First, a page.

Tuesday, 16 August 2016

Peninsular project part 9 the campaign continues

It been a while since the last post but i'm back with part 9 of the project, After the skirmishing around the village of Borilos, the French units withdrew in good order to the town of Obidos. The British followed closely, and after some shots being exchanged the skirmish came to a halt. With the French still holding the town as night fell. 

                                                           View of the wall and town of Obidios

In the morning the French units had withdrawn from Obidios and rejoined the rest of the French. Who were know on a hills surrounding the village of Rolica. Delaborde keeping an eye on the situation, knew that he was heavily outnumbered by the advancing British, but he still intended to follow his orders to slow their progress. He skillfully positioned his force on a hill west of Rolica. This position was a strong one, which would force the British to assault up a step hill giving him the advantage. He had also stationed skirmishers all along his front to harass the British assault. Delaborde also had a second position about 2 miles behind his first position, which was on top of a ridge line with the village of Columbeira to its west. Delabordes plan was to hold the British for as long as possible using these two positions to anchor his fighting withdraw. He also hoped that general Lision would come to his assistance during the day, so they could if possible go on the offensive.

map of the battle 

Wellesley having the advantage of numbers, set about advancing in 3 columns the right column under the command of  Colonel Trant made up of Portuguese infantry and cavalry. This column was to advance and turn Delabordes left flank. The left column under General Ferguson was made up of British infantry, cavalry and artillery they were to apply pressure on Delabordes right flank, General  Ferguson was also tasked with keeping a watch full eye on the road for general Lisbon. The centre column was under General Wellesley him self and would advance on general Delabodes main position.

Delaborde stationed on the hills above Rolica watched as the British centre columns advanced on this position. They advanced across the open ground with parade ground precision, with pockets of skirmishers moving forward. The dull thud of the British cannon sounded the start of the battle.

The French artillery soon opened fire on the advancing British, and the French skirmishers traded shots with British skirmishers, in the valley. Colonel Trant had reached a small village called Quinta Gruga on Delabordes left flank. At this point Delabode decided to withdraw to his second and stronger position on the ridge line above Columbeira, which he did behind a screen of skirmishers and cavalry.

A photo of Delabordes second position the village of Columbeira can be seen on the right. There were four ravines leading to the top of the ridge.

Wellesley was know forced to regroup his columns, and continue his pincer movement as before on Delabordes second position. This was going to be a hard assault as the approach to the ridge was more open but the ground was far more broken, with dry river beds, and the ridge itself could only be accessed via steep narrow ravines.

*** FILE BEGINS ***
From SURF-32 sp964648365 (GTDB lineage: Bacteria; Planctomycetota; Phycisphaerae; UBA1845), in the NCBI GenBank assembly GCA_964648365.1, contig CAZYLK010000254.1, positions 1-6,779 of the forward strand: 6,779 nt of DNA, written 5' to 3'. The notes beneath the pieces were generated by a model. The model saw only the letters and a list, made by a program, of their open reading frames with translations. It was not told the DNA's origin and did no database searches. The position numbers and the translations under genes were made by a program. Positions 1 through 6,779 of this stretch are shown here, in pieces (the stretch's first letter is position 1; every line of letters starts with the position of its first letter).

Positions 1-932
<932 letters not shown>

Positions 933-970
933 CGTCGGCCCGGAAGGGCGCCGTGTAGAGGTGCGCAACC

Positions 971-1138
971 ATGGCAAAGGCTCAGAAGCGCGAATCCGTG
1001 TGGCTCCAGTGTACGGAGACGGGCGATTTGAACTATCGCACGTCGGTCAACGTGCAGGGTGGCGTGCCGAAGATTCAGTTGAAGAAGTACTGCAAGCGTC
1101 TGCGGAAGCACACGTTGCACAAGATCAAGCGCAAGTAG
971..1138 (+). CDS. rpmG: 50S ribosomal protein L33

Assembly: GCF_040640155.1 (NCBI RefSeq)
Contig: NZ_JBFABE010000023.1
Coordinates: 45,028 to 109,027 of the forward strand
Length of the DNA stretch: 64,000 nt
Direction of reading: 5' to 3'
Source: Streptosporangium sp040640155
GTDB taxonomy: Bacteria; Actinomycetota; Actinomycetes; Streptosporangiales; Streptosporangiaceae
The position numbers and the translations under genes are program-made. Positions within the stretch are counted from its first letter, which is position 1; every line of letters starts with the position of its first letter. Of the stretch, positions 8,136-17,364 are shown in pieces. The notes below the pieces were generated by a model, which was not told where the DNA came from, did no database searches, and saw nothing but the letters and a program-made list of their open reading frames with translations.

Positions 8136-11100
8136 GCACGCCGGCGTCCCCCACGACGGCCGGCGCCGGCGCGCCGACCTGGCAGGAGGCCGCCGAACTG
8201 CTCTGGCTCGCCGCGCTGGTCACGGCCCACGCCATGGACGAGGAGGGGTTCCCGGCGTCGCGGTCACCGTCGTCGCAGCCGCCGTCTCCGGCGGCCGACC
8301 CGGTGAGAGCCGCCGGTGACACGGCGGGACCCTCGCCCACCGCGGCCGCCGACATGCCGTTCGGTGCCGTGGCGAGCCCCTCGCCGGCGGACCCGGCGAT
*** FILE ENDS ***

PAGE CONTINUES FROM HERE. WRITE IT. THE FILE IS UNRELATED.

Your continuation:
A photo of the narrow ravine that the 29th foot assaulted The photo doesn't show what a steep climb it was, but it dose show how much of an easy target the British must have been  as they struggled up the ravine.

The scene  is set for the next battle of the project. the re-fight will concentrate on the assaults made by the British to capture Delabordes second position the ridge line above the village of Columbeira.

The units involved: 

The allies:     under Arthur Wellesley
13'300 British
2'590 Portuguese
The British had six brigades of infantry and a small detachment of cavalry namely the 20th light dragoons.
The Portuguese contingant was made up of 3 battalions of infantry a small contigant of cavalry and around 500 Cazadores from Porto, and a artillery unit. The Portuguese were under the command of Lieutenant-colonel Trant.

The French:   under the command of General Delaborde
Total around 4'400
It was made up of around 4,000 infantry under the command of Gen-Brigade Brenier. The cavalry was made up of 250 men of the 26th Chasseur Cheval. The French also had around 5 artillery guns.

 Only around 6'000 British infantry were involved in the main assault on the French position, with around         4'000 making the main assault on the narrow tracks. These units are listed below, and will make up the forces of the British.

From General Nightingall's 3rd Brigade the 29th regiment of foot

From General Hill's 1st Brigade the 9th regiment of foot

From General Hill's 1st Brigade the 5th regiment of foot

From General Fane's 6th Brigade the 95th rifles regiment

For each of the above foot regiments i will be using 2 smaller bases each with 6 miniatures and i will also give each regiment 5 light infantry single bases to represent the regiments skirmisher company. The 95th will be made up of 12 single miniatures, these will give them a fighting chance of getting up those ravines.